Out on a Limb
A Monthly Newsletter from Martha Clark Scala
Invest in bringing joy back to your life.
July 2008
 
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July 2008

The Good, the Bad, and the Ego

My parents spent some of their first years of marriage in Europe. Based for a time in Brussels, Belgium, they acquired a fairly good command of conversational French. This second language came in handy when they needed to converse amongst themselves within earshot of their three children. Naturally, this practice wrought curiosity … what were they saying? We also had pottery with French sayings on them. For example, “On a toujours vingt ans dans le coeur.” Translation: one is always 20 years old in one’s heart.

My mother, who was toujours vingt an dans le coeur, had a favorite French phrase. She pulled it out of her goody-box when one of us got feedback that wasn’t 100% favorable. “Chacun à son goût,” she’d say, with such confidence. Phonetically, it sounds something like this: “shock-un ah sawn goo.” Translation: to each his/her own taste. This gem-phrase comes in handy for a number of situations where you think you did something well but the feedback, however delicately delivered (or not), tells you that you did something poorly, or lousy.

If the feedback you get is 90% favorable, and 10% points out some weaknesses, do you tend to see that 10% in bold, italicized print, with a font that’s two times larger than anything else? It is our ego that fixates so fully on whether something is good or bad, and which has a hard time entertaining the possibility that something might have positives, negatives and so-so’s. The challenge is in knowing when to make constructive use of the difficult feedback, and when to say to yourself, “chacun à son goût.”

 
So if Ego is the Problem …

You may conclude that the solution to this problem is to eliminate the Ego. Not so fast! Ego has both positives and negatives, too, so it’s not advisable to jettison it out of your psyche just because it is problematic at times. This would be equivalent to deleting a first draft of a business memo or piece of creative writing just because someone points out that it has problems and needs work. Perhaps a half-measure is more appropriate: rather than eliminate the Ego, why not change your relationship with it? What would it be like to say to Ego, “You’re not the boss of me!” (I wonder what the French translation of that phrase is!) What would it be like to change the balance of power?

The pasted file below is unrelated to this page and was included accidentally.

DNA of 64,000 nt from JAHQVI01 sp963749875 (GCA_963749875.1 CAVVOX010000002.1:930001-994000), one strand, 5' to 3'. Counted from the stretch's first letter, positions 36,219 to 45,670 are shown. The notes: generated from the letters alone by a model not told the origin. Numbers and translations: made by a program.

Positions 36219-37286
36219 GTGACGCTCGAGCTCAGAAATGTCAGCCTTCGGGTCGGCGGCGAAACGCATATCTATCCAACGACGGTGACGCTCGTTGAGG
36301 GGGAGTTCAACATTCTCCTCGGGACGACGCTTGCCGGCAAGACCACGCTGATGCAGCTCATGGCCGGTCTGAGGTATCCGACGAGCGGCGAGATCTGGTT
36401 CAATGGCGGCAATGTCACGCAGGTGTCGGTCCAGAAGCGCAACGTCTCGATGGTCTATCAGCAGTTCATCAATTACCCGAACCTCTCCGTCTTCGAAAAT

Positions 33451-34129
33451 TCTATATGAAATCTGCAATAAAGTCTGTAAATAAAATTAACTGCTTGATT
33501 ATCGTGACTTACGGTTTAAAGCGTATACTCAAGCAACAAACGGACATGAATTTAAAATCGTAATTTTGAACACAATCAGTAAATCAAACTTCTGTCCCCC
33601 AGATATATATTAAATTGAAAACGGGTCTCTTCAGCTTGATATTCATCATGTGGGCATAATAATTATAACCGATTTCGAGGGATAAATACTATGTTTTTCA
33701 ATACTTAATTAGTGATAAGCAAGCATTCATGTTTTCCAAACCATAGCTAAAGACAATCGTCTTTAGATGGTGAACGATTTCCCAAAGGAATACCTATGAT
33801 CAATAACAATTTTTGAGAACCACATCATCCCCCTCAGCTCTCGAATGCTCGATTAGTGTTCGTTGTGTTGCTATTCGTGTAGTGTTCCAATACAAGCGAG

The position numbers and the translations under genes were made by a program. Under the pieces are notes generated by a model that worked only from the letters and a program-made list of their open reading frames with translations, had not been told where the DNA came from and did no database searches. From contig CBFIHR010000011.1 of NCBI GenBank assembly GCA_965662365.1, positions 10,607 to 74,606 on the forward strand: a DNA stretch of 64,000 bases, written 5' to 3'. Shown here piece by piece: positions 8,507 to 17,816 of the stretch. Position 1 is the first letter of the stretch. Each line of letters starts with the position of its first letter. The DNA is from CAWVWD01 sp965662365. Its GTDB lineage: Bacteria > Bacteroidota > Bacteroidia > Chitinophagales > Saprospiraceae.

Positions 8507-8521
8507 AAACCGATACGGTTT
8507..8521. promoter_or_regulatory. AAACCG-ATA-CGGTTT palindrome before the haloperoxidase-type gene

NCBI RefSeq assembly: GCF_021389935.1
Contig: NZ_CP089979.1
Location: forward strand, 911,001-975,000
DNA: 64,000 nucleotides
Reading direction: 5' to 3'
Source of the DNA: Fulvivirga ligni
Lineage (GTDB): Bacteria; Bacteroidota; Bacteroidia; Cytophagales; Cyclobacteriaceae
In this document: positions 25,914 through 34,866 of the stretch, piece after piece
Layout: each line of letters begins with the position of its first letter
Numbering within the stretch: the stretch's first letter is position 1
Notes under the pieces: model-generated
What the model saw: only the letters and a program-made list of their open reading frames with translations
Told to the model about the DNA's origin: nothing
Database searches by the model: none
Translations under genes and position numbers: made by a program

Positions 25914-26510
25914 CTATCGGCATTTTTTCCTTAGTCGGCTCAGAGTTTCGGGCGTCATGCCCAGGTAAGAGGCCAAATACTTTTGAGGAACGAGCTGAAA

What I Hear About Tai Chi

One of the teachings of Tai Chi practice is to invest in loss. With less investment in winning, Ego’s thirst for perfection might be tempered.

At a Tai Chi website originating in the United Kingdom, I found this:

“Attach no significance to praise and your ego will stay quiet.”

The French word for quiet is tranquille. Phonetically, it sounds like this: tron-keel.
Everything sounds better in French, don’t you think? I’ll attach no significance to your agreeing with me, and say, chacun à son goût!

     

Joy-Gram for July

Try doing something that you believe you are lousy at doing. That means the “I can’t carry a tune out the door” folks get to sing a song in the shower, or the car. That means the “I can’t draw” folks get to play with stick figures and symbols to capture a scene. That means the “I can’t write good prose” folks get to write at least a paragraph for no other purpose than to write it. And while you do this, say to that Ego part of you inside, “you are not the boss of me; I do not need your praise.”

 

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Disclaimer
By no means do I have joy “figured out.” Please do not assume that I do! I write Out On a Limb as much as a meditation for myself in the ongoing pursuit of joy, as for you. I think this pursuit is a lifelong journey and that the full experience of joy is, at best, episodic. May we all have more episodes!

 

Martha Clark Scala, MFT 721 Colorado Ave., Suite 201, Palo Alto, CA 94303
info@MCScala.com

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